By Eric Gardner
In January of 1861, at the eve of either the Civil conflict and the rebirth of the African Methodist Episcopal Church's Christian Recorder, John Mifflin Brown wrote to the paper praising its editor Elisha Weaver: "It takes our Western boys to guide off."
Weaver's tale, although, like the various contributions of early black literature open air of the city Northeast, has nearly vanished. Unexpected locations: moving Nineteenth-Century African American Literature recovers the paintings of early African American authors and editors comparable to Weaver who've been left off maps drawn through historians and literary critics. person chapters repair to attention black literary destinations in antebellum St. Louis, antebellum Indiana, Reconstruction-era San Francisco, and several other websites tied to the Philadelphia-based Recorder in the course of and after the Civil War.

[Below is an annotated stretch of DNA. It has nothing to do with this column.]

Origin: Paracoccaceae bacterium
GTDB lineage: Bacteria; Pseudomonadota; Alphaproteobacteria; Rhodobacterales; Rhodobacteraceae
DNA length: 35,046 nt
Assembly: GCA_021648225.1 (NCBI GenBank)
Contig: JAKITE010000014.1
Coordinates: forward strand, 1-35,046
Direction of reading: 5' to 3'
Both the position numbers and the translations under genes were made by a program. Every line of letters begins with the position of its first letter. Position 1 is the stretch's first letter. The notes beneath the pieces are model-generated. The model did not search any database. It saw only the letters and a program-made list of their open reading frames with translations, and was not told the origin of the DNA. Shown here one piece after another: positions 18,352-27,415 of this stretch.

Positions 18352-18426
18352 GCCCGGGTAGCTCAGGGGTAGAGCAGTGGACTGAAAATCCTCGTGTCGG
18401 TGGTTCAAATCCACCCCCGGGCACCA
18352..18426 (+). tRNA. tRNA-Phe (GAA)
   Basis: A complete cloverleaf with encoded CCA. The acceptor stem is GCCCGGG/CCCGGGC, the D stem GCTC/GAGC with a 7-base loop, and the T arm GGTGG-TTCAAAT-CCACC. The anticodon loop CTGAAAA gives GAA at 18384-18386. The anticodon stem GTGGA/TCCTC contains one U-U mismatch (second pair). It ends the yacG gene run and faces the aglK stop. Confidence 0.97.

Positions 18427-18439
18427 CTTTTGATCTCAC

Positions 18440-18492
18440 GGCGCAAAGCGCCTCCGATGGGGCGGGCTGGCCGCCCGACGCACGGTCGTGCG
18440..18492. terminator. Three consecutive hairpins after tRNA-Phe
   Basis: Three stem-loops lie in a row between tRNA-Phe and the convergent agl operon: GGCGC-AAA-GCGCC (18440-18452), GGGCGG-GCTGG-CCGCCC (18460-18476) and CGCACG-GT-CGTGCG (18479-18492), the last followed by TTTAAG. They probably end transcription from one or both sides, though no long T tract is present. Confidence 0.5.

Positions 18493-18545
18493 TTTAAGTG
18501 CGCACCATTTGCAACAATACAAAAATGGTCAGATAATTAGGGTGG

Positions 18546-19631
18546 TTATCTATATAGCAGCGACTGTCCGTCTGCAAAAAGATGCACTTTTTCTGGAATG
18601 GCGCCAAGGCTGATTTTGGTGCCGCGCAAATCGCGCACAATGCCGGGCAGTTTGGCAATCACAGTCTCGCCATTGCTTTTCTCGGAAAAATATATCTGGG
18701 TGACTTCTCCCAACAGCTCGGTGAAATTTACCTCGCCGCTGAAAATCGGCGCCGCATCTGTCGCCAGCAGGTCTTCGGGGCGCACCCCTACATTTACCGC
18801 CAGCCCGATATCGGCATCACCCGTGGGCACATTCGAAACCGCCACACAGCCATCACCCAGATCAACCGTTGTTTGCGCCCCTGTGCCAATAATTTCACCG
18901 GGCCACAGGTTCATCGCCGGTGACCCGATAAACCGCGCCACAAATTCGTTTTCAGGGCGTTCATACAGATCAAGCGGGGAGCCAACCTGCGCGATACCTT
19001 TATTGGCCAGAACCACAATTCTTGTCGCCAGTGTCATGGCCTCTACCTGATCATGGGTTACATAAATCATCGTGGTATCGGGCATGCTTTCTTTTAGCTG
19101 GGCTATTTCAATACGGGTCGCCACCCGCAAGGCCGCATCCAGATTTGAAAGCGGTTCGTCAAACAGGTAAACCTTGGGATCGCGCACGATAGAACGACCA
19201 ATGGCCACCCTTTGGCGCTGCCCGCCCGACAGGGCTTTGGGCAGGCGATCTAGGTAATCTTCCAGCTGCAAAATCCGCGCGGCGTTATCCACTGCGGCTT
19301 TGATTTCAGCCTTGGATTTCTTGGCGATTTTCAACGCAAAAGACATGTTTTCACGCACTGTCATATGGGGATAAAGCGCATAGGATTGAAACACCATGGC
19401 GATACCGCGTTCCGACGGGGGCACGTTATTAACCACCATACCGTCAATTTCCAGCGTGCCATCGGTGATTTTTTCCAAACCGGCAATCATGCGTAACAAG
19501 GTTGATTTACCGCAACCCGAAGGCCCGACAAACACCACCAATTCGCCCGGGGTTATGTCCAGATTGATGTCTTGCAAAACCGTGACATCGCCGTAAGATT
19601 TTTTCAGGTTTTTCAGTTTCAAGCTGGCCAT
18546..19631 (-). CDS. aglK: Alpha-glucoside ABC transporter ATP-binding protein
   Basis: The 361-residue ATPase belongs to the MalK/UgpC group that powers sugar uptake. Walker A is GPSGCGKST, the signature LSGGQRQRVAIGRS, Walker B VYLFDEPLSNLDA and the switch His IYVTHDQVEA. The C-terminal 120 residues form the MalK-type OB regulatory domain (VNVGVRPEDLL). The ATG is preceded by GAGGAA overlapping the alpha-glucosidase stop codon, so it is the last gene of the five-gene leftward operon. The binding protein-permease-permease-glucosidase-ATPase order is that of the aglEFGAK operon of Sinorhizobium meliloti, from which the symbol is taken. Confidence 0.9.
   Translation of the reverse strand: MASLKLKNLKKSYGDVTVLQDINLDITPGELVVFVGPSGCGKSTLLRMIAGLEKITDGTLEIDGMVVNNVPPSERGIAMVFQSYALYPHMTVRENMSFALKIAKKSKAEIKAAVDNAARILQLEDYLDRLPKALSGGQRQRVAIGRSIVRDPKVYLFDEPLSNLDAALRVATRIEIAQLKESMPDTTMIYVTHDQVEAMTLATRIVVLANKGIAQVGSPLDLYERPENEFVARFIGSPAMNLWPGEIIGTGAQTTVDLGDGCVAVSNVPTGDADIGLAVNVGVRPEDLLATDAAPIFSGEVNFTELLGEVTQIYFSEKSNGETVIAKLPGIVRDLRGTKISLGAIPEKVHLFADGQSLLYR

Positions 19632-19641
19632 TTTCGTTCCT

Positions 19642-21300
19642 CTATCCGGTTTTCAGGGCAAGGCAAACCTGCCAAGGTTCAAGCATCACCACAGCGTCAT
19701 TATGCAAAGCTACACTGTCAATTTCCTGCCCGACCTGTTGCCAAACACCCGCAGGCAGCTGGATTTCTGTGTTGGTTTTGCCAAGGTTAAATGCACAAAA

In dialog with either archival resources and modern scholarship, Unexpected Places demands a large-scale rethinking of the nineteenth-century African American literary panorama. as well as revisiting such better-known writers as William Wells Brown, Maria Stewart, and Hannah Crafts, Unexpected Places bargains the 1st severe issues of significant figures together with William Jay Greenly, Jennie Carter, Polly Wash, and Lizzie Hart. The book's dialogue of actual destinations leads evidently to cautious learn of ways area is tied to style, authorship, e-book situations, the black press, family and nascent black nationalist ideologies, and black mobility within the 19th century.
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